As is true of all models, the quadrune mind model of human consciousness is a simplification of reality. The diversity of people’s mentalities is much more complex than QM’s basic four: reptilian-like, old mammalian-like, new mammalian-like, and human. However, complex variations arise from the interactions of these four fundamental levels of consciousness. Understanding the dynamic relationships among the four minds can provide us a sophisticated method to describe and predict how these interconnected minds are revealed in our daily lives.
Scientific theory is built upon testing descriptive and predictive hypotheses of a model. In the theory of evolution, for example, the transitional organisms between the basic animal categories of reptiles, mammals, primates, and hominids are vague with many indeterminate species. Yet, the theory of evolution is considered to be one of the most robust theories in science. The developmental “stages” of human development; namely, infancy, childhood, adolescence, and adulthood, face similar breakdowns of categorization at the “micro” level of analyses. The social construct of “childhood” didn’t exist until about the turn of the seventeenth century, and it differs in meaning across world cultures. Nevertheless, sociologists can use the terms unapologetically in scholarly research with great practical and theoretical utility.
One of the best predictive models of reality is the Periodic Table of Elements, which allows chemists to discover new elements. But it would not be expected to provide equal descriptive or prescriptive value for quantum physicists. (Here is one example from the vast body of technical literature regarding the philosophy of chemistry and its relation to physics.)
Philosophical theories, as well as scientific ones, can also be tested by how well a model describes the phenomenological world or predicts future observations.
We believe that the inspiration for the quadrune mind, Paul MacLean’s triune brain model, has more value for us as a philosophy of mind than as a neuroscientific accounting of the brain’s structure and evolutionary history. We understand that there have been criticisms of his evolutionary analogues of pre-human behaviors. Nevertheless, we believe that the triune brain and quadrune mind models make significantly innovative contributions as multi-mind models of human consciousness.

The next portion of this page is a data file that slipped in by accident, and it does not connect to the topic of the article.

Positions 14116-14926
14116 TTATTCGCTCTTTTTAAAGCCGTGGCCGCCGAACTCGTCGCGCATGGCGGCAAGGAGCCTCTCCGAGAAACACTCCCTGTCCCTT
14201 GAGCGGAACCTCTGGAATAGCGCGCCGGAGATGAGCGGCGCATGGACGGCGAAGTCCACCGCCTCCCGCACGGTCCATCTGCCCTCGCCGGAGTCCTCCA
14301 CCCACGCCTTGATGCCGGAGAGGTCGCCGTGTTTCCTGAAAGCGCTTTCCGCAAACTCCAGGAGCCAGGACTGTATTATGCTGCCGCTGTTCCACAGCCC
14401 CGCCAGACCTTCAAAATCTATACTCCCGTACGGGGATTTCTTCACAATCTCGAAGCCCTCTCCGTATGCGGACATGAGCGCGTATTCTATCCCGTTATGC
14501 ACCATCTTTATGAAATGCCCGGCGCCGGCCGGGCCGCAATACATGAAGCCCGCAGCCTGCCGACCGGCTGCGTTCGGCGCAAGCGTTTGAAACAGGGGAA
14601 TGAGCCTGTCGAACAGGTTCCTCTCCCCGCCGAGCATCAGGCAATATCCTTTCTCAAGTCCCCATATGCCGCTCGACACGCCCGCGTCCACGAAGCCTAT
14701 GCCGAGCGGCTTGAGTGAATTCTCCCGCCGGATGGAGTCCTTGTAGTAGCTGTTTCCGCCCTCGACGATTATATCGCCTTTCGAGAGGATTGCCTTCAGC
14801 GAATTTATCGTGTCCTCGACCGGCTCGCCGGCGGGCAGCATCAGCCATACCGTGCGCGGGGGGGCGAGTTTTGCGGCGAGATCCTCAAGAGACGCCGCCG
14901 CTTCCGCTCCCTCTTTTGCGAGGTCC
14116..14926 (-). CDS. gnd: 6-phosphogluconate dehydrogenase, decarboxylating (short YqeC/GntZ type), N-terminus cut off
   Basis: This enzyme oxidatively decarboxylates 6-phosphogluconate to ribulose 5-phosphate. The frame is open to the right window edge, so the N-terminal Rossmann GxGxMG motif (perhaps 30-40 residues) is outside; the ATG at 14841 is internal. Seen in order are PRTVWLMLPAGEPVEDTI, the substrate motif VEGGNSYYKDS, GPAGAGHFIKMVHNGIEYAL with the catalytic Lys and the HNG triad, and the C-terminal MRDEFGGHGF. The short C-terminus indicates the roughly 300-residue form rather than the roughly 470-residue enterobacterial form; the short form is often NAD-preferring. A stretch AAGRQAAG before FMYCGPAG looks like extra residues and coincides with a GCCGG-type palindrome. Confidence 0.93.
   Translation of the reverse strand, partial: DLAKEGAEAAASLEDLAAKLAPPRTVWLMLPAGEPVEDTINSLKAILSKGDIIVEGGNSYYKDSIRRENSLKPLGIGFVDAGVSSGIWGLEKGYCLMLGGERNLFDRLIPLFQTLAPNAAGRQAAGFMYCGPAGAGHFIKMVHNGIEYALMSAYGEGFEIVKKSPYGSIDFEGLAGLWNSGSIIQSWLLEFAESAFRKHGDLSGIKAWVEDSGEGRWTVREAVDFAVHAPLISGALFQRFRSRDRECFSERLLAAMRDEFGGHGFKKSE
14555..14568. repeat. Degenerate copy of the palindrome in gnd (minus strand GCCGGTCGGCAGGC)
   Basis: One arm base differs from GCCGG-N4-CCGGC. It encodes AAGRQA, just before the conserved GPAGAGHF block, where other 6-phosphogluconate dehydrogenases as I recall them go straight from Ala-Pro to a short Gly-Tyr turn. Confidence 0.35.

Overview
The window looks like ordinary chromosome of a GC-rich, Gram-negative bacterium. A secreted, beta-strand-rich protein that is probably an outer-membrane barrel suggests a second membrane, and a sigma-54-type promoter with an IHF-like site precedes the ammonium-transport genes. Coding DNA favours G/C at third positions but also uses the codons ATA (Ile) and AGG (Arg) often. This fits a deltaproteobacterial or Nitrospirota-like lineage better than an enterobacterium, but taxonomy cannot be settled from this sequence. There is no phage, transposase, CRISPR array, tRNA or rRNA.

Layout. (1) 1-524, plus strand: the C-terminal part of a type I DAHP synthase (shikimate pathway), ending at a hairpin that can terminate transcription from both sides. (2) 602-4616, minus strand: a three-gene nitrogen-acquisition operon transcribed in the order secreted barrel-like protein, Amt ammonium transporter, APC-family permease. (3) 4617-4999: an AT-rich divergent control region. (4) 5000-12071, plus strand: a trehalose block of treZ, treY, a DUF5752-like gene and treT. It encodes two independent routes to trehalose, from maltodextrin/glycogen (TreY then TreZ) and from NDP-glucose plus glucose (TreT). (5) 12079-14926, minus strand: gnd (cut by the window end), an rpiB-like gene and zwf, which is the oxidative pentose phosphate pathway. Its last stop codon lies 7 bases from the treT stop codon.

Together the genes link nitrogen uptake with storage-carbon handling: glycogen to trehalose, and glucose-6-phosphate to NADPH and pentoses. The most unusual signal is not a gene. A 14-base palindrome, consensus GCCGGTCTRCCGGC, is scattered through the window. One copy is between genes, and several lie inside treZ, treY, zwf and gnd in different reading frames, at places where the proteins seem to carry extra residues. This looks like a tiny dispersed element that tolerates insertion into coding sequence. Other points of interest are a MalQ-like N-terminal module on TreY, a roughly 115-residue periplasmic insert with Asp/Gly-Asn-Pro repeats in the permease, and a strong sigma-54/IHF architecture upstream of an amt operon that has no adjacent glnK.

This multilevel conception of “the” human mind is the best explanation of people’s behaviors, which otherwise would be inexplicable without an appeal to angels and devils on our shoulders. A multiple minds model also has predictive value for a person’s future behaviors based upon conceptualization of the present mental architecture.
Similarly, as to the models described above, an allowance for the loss of small-grained complexity in order to gain large-grained practical application is what we ask for the quadrune mind model. Or as psychologist Jay L. Brand said about a debate on another topic, “The trees, it would seem, stand up for endless scrutiny while the forest escapes without much notice.” Sometimes it’s looking at the forest that helps us better understand the world.
The Study Guide with “Resources” and our various blogs contain material in support of the quadrune mind’s descriptive and predictive value in the real world. Here are a few of the resources that contributed to the development of the quadrune mind model.
American Association of Neurological Surgeons. (1989, September 26). Paul MacLean, MD interviewed by Ayub Ommaya, MD. [The spirit of the man underlies the spirit of his model].
Brand, J. L. (2002). Why chance is a good theory [Comment]. American Psychologist, 57, 66-67.
Cory, G. A., Jr., & Gardner, R., Jr. (Eds.). (2002). The evolutionary neuroethology of Paul MacLean: Convergences and Frontiers. Westport, CT: Praeger.
Farley, P. (2008, Autumn). A theory abandoned but still compelling: In Paul MacLean’s triune brain, primitive emotions overruled conscious thoughts. Yale Medicine, 43, 16-17.
Lambert, K.G. (2003). The life and career of Paul MacLean: A journey toward neurobiological and social harmony. Physiology & Behavior, 79, 343-349.
MacLean, P. D. (1982). Triangular brief on the evolution of brain and law. Journal of Social and Biological Structures, 5, 369-379.
MacLean, P. D. (1983). Brain roots of the will-to-power. Zygon Journal of Religion and Science, 18, 359-374.
MacLean, P. D. (1985a). Brain evolution relating to family, play, and the separation call. Archives of General Psychiatry, 42, 405-417.
MacLean, P. D. (1985b). Evolutionary psychiatry and the triune brain. Psychological Medicine, 15, 219-221.
MacLean, P. D. (1990). The triune brain in evolution: Role in paleocerebral functions. New York: Plenum Press. [MacLean’s magnum opus].
Newman, J. D., & Harris, J. C. (2009, January). The scientific contributions of Paul D. MacLean (1913-2007). Journal of Nervous and Mental Disease, 197, 3-5.